Written by Alyse N. Steves
Almost two years ago, I published my first novel, Child of Humanity. The overwhelming sea of emotions I felt as I saw my eBook listed on Amazon was among one of the most rewarding experiences of my life. After four years, I had done something that, sometimes, felt utterly impossible to accomplish. I received congratulations from friends and family, who applauded me for my hard work and perseverance. One of the most frequent comments I received was their amazement that I was a published author at such a young age.
“Self-published,” I would correct.
With those words, you could see the excitement dull in their eyes.
“Oh,” they’d say, “It’s still cool.”
I would try not to let them see me deflate, suddenly feeling as if my major accomplishment – my lifelong dream-- was inadequate. Perhaps the worst comment I ever heard was:
“I tried a self-published novel once. It was the worst thing I’ve ever read. I’ll never read another self-published book again.”
It’s no secret that some self-published books are just plain bad. Unfortunately, it would appear that disgruntled readers, tired of more misses than hits in the world of indie books, have decided to write off the entire collection of independently published works as subpar.
For this reason, I’ve found myself asking what the responsibilities of a self-publishing writer are. Do we have responsibilities to uphold to our readers as well as to the self-publishing community as a whole? Should we be policing our community, requiring a higher standard for those who want to independently publish?
We can’t pretend that we don’t know what that one well-meaning friend was talking about. We’ve all been there. We see a promising self-published novel advertised on Twitter or Facebook, and the link takes us to a five-star book on Amazon that has nothing but glowing reviews. The readers gush about it. They can’t get enough about it. Excited, you purchase the book, only to find a myriad of typos and grammatical errors on the first page alone. It doesn’t get better beyond that. Too many self-published books suffer from non-existent plots and lackluster character development. Too often, the book is left unfinished, or you get to the last page feeling ripped off.
This leads me to my first question: are self-publishing writers obligated to produce a high-quality book for their readers? Should it be an expectation that we all have polished, edited stories for sale? Many people can’t afford an editor. I understand that. When I was trying to get Child of Humanity published, my Kickstarter barely had any support, and to get the job done, I ended up taking out a small loan. It was my dream, so I was willing to make the financial sacrifice, but should every aspiring writer out there be obligated to do the same? Of course, there’s the workaround—the betas. We all know of at least one person who would be willing to be a beta reader. Still, that doesn’t mean that your one friend who happens to really like reading is going to be able to suggest ways to strengthen your characters and knows the difference between an en dash and an em dash. Our friends can only do so much.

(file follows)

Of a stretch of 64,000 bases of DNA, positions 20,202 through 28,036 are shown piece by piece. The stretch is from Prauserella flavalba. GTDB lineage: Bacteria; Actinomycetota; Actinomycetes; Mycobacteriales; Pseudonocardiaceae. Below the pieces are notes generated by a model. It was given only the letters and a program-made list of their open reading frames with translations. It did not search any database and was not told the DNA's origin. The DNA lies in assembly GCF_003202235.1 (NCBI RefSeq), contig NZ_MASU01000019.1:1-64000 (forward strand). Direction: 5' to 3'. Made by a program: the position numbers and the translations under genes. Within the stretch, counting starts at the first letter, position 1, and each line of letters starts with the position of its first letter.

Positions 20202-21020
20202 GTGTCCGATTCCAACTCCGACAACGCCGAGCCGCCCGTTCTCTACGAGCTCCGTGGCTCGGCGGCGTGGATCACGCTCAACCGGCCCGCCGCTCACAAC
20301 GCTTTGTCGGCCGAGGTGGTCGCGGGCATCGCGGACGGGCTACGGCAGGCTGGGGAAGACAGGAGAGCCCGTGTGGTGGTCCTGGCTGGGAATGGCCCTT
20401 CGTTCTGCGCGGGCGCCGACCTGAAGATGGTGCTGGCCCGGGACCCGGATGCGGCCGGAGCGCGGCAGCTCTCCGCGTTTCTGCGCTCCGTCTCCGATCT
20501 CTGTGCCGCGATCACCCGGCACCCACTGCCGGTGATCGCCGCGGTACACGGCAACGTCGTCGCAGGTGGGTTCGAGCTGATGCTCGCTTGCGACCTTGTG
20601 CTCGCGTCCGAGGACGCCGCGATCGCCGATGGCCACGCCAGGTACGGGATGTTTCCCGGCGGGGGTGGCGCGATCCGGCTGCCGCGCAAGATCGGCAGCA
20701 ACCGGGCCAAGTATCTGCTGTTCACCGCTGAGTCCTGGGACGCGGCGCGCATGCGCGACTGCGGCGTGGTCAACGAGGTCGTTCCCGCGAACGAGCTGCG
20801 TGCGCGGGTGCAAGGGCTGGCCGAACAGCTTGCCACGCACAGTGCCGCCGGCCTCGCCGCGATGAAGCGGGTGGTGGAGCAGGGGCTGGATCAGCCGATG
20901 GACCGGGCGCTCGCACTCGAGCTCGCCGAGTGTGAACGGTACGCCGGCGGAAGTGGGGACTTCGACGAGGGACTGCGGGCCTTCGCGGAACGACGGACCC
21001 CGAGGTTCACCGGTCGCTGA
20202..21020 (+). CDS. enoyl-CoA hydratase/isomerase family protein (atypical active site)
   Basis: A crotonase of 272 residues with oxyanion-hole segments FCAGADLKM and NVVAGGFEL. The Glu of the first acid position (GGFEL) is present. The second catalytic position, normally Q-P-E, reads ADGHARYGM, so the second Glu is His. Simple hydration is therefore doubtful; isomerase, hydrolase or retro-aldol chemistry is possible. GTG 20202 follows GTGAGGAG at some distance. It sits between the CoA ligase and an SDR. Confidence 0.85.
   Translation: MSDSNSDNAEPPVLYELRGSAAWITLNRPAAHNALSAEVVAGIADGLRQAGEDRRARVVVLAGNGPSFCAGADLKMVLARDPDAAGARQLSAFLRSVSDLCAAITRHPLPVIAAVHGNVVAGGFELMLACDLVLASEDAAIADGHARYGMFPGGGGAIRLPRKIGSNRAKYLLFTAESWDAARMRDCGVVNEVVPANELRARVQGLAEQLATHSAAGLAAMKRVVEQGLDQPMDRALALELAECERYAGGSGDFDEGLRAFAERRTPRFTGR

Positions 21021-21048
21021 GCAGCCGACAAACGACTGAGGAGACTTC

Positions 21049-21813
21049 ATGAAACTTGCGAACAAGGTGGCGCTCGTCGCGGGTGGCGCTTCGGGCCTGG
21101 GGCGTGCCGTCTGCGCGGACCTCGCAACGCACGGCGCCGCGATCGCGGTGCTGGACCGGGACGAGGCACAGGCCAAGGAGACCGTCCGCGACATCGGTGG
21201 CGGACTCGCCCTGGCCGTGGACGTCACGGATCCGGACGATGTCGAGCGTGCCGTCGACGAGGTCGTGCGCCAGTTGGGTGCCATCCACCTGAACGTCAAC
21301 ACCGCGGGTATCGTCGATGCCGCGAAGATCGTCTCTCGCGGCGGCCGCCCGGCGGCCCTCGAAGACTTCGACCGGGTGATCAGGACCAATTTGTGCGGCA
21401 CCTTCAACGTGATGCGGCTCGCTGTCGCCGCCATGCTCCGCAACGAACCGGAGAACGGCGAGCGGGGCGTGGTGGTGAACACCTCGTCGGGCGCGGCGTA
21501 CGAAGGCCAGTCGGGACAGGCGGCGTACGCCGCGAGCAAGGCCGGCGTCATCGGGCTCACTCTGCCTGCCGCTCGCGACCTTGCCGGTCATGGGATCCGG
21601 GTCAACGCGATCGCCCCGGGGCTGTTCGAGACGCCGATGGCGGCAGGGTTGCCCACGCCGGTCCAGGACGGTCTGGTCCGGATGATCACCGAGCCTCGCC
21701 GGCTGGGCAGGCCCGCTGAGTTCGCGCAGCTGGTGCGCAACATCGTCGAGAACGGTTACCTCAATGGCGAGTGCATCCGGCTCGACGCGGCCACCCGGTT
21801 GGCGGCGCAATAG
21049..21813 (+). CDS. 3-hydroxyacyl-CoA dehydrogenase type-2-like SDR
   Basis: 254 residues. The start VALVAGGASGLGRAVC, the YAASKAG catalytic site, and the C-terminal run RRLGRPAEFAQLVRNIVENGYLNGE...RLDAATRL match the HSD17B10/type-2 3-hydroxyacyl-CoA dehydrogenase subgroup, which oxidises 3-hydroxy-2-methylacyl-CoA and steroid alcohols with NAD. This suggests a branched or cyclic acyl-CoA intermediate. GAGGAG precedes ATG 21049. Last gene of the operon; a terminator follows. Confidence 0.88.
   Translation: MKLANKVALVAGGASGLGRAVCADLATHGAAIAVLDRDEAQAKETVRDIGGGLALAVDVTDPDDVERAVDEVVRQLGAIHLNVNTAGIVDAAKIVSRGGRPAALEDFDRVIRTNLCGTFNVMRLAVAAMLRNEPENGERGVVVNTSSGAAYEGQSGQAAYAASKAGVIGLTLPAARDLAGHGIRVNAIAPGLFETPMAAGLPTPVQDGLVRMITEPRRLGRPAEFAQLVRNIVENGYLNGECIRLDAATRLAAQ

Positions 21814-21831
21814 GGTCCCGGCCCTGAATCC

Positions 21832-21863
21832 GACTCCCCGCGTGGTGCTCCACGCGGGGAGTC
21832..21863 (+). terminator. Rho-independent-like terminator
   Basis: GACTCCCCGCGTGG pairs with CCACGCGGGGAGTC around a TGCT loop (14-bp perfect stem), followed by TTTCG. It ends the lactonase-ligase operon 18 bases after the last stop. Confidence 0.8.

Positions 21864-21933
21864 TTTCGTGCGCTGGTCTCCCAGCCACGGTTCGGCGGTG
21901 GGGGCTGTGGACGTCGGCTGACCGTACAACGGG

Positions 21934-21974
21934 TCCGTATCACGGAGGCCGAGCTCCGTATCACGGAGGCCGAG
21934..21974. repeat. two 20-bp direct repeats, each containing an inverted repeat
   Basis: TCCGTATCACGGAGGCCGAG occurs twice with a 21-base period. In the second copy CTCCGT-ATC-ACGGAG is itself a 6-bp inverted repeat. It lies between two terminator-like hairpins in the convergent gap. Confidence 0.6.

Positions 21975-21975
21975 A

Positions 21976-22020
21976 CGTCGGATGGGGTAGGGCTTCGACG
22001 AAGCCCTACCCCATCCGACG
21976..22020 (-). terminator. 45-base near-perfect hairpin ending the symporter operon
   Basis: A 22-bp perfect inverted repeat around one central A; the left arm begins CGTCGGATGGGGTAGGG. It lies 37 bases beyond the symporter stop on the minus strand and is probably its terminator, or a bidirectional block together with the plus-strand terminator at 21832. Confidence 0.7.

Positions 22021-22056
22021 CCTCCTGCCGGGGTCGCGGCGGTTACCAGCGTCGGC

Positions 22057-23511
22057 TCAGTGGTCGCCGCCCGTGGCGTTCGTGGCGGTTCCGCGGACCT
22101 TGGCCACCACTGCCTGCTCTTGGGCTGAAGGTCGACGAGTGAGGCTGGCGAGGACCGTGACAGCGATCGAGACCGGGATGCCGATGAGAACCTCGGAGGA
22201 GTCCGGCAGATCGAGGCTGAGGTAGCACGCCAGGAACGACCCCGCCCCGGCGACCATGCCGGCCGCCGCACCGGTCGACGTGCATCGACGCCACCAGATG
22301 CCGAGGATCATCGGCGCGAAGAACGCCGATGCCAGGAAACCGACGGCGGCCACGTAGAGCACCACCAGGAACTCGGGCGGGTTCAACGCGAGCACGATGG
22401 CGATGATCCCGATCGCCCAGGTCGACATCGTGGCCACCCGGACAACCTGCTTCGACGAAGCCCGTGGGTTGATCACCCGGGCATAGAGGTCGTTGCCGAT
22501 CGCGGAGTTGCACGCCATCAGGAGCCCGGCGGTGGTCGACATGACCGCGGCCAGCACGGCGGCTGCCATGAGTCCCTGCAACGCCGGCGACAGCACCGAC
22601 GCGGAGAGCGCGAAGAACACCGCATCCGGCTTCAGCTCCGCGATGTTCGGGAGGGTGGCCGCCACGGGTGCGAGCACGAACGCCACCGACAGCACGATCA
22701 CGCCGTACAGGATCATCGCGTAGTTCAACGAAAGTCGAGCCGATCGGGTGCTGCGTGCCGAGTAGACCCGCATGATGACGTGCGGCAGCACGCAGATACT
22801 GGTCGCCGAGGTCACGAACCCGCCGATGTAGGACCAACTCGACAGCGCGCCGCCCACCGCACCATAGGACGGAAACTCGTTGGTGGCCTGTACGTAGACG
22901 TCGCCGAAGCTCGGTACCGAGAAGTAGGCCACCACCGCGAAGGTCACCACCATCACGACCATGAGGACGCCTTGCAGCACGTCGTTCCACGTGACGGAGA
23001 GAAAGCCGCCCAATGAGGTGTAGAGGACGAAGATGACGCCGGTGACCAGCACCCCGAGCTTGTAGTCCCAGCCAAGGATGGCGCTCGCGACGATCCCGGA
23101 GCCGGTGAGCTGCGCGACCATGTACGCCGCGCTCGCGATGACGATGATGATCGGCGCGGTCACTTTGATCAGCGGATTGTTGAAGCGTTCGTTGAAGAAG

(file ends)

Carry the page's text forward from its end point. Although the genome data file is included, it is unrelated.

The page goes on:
So then, should the burden fall on the writing community? With our experience, should we offer ourselves as betas? Should we serve as editors to the needy? Support our fellow writers’ fundraising campaigns?
Or is this one of those sad facts of life that we just can’t work around? It goes without saying that some people see book writing as nothing more than a way to make money. Once, to my utter horror, I heard a fellow writer at a group meeting utter the dreaded words:
“I decided to write that one novel, even though I wasn’t feeling it. It didn’t require much thinking and was an easy five bucks.”
I was drawn to self-publishing because I have full control. It was a way for me to make my dream come true. There is no one to tell me what can be included in my book and what needs to be cut. The cover and title are my own ideas. I love the artistic freedom of self-publishing, so do I just accept that, intermixed with those of us who have a passion for story-telling, there are the businessmen who see the craft as nothing more than a way to get a few bucks off people? Even when it produces bad stories that hurt our reputation? Should we just accept that, intermixed with those of us who pour our heart and soul into our work, there are those who just want it done for the sake of saying they did it?